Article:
‘Burnt’ inspires with uplifting story of determination

by: JESSICA COX/Staff Writer

Chef Adam Jones is determined to prove himself after losing his success.

Jones is the chef of all chefs – a legend of sorts. He was a two-star Michelin chef in Paris – which is more than most chefs dream of – until his actions got the best of him. His drug-hazed and alcohol-poisoned life caught up with him, leading him to run his restaurant to the ground and burning important bridges in the process.

The film “Burnt” begins three years after this, conveying Jones’s strong-willed, audacious personality early on as he shucks his one-millionth (and last) oyster as a punishment to himself for his irresponsibility. Now sober and clear-minded, Jones (Bradley Cooper) wastes no time as he sets out to rebuild his territory, to earn his third Michelin star, and to become Paris’s greatest chef once again.

When Jones left Paris so suddenly years before, he left his former allies in tough positions – most of them without a job. Because of this, reconnecting with them to rebuild a team isn’t so easy. But after some creative convincing and recruiting, Jones has a loyal team once again, including the gorgeous single mother, Helene (Sienna Miller).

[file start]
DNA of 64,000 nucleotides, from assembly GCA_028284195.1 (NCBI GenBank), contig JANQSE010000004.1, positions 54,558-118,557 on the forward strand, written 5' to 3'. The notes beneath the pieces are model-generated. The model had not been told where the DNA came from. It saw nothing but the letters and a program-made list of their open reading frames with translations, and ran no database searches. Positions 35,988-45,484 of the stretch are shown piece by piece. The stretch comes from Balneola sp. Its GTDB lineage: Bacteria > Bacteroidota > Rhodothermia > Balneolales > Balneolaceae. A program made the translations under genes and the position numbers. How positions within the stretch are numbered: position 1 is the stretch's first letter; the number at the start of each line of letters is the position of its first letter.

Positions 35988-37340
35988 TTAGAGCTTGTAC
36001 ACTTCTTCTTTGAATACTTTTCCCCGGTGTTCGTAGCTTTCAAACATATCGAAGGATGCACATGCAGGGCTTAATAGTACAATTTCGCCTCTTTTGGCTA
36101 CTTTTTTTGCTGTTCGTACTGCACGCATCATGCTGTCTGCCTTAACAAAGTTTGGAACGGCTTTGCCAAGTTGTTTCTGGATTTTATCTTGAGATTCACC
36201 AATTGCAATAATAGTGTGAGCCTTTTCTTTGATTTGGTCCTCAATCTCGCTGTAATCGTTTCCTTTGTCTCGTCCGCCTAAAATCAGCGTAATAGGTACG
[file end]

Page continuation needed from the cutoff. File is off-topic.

There is finally the opening of his new restaurant, Adam Jones at the Langham, with all the chefs in Paris highly aware of the rivalry yet again. Unfortunately for Jones, the opening night was not nearly as successful as planned, resulting in an explosive breakdown by him in the kitchen that night.

Determined to be successful yet again, Jones appears on a morning show to announce the restaurant’s re-opening, informing the public that they will give out free meals every day until them. Right before the reopening, Jones completely revamps the menu, giving his kitchen even higher standards to live up to.

At last, Adam Jones at the Langham is a booming success. Jones’s prime focus is to be ready for the Michelin critics whenever they come to receive the beloved third star.

There are other problems vying for Jones’s attention, though. From conflict from one of his team members, to drug lords demanding overdue money, to a little bit of romance, this chef has much more on his plate than he can handle. On the brink of losing all he has worked for yet again, Jones struggles to handle his fear of failure, all while trying to live up to his own impossible standards.

“Burnt” is the type of film where the audience roots for the main character through his weaknesses and strengths. It is a deep, meaningful film, with a romantic touch that every movie set in Paris should have. Not only will one leave the theatre longing to experience a meal of such culinary art, but also with the urge to challenge oneself to the fullest extent.

I give “Burnt” a 5 out of 5 stars.

Author: Plainsman Press Staff

The student newspaper of South Plains College.

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